Style File
While show riders should strive to look unique in the arena, there's always a fine line between looking great and looking "wrong." Here are some tips to help you find your own great show style. What's your skill level? Don't hide in the crowd, but don't draw too much attention until you have some experience in the show ring. What's your budget? Plan to buy the best pieces within your budget but don't go crazy over a single fancy garment until you've got your quality chaps and hat in hand. Where are you showing? Dressing in classic good taste is always appropriate, while being over the top at a local level show may backfire. What do you want to minimize or emphasize? A realistic review of your riding strengths and weaknesses can help you dress for success. What makes you happy? Regardless of your skills, budget, or strong points, your riding apparel should help you feel strong, confident and beautiful when you show.
You're Show Organized
Carefully planning and packing for shows will save you time, aggravation, and money when everything you need is at your fingertips. Use a horse show checklist to organize the tack, apparel, and supplies you and your horse will need ahead of time. Packing like items together: one outfit per garment bag, all western tack together, and so on. Clearly label al your gear and containers, and tape an inventory list inside of tack boxes and other closed storage organizers so you can quickly check them before they go in the trailer. Establish a routine for arrival and departure at shows and jot it down or snap a quick photo: how you set up grooming stalls or trailer area, lights, chairs, ties, etc.. Plan ahead and you'll have less distractions when it's time to get Ready-to-Win!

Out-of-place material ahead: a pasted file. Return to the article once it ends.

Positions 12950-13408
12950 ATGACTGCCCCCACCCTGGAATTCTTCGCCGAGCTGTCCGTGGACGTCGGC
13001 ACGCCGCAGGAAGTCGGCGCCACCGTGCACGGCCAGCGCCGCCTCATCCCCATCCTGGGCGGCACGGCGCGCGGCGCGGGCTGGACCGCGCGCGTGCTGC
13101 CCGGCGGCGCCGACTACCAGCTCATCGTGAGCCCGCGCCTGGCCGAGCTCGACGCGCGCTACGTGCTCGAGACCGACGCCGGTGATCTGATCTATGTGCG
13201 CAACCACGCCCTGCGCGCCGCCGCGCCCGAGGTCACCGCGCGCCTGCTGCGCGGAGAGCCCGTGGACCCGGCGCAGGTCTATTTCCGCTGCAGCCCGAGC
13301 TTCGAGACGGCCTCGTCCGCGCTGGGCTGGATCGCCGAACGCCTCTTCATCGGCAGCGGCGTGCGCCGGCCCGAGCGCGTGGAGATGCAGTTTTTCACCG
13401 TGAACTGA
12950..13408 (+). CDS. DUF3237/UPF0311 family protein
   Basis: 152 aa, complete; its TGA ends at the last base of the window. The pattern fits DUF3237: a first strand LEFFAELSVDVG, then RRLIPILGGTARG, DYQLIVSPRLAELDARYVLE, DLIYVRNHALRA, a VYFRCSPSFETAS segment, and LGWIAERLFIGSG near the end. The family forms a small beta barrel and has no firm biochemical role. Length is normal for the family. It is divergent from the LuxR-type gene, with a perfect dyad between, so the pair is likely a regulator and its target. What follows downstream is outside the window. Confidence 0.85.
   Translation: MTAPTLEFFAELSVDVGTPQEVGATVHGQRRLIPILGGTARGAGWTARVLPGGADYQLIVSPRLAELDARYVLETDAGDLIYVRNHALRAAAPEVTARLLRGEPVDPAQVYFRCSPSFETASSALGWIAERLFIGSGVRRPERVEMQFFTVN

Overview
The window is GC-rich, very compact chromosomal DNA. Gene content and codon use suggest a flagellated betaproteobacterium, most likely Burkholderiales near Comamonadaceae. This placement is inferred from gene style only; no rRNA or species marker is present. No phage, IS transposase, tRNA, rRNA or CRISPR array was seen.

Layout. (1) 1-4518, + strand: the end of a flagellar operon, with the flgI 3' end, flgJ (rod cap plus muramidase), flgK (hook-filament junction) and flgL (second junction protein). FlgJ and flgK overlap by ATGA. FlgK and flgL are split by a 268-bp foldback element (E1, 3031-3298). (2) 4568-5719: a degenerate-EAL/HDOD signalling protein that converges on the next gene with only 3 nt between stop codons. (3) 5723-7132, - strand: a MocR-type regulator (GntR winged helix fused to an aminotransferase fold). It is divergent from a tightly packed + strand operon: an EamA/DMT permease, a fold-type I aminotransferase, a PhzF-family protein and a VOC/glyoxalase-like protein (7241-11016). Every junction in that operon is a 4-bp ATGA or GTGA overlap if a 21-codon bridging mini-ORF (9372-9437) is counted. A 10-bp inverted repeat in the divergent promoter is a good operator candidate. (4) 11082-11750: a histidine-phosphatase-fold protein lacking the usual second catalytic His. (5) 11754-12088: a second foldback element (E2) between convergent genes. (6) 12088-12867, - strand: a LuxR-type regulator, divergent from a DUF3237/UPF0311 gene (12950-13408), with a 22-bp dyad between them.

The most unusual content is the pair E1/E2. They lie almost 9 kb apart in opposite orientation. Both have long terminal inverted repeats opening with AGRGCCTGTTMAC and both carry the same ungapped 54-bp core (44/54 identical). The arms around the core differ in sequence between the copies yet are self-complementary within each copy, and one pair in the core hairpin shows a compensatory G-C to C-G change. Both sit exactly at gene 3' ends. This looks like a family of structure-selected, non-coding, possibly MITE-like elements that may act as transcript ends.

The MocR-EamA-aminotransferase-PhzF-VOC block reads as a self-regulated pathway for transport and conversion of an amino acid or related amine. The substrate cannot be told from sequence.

Flatter Your Figure
Use visual tricks to dress well and feel confident in the show ring. Dark colors minimize while light colors emphasize. If you're bottom-heavy, consider a dark chap color to minimize ‘thighs of size'. Try a light hat to draw the judge's eye upward and create the illusion of height in your upper body. Solid color or vertical patterned fabrics minimize and lengthen. Keep layers to a minimum on your chest and use a smooth color blend at the waist. Create a clean line at your waist by matching chapsbelt and top for a seamless color transition. Skin-tight outfits won't make you look thinner, they'll just make you uncomfortable. Bodywear supports and smoothes curves. Don't go to the other extreme and hide your show silhouette in baggy clothes. Think tailored and trim for all show ring attire.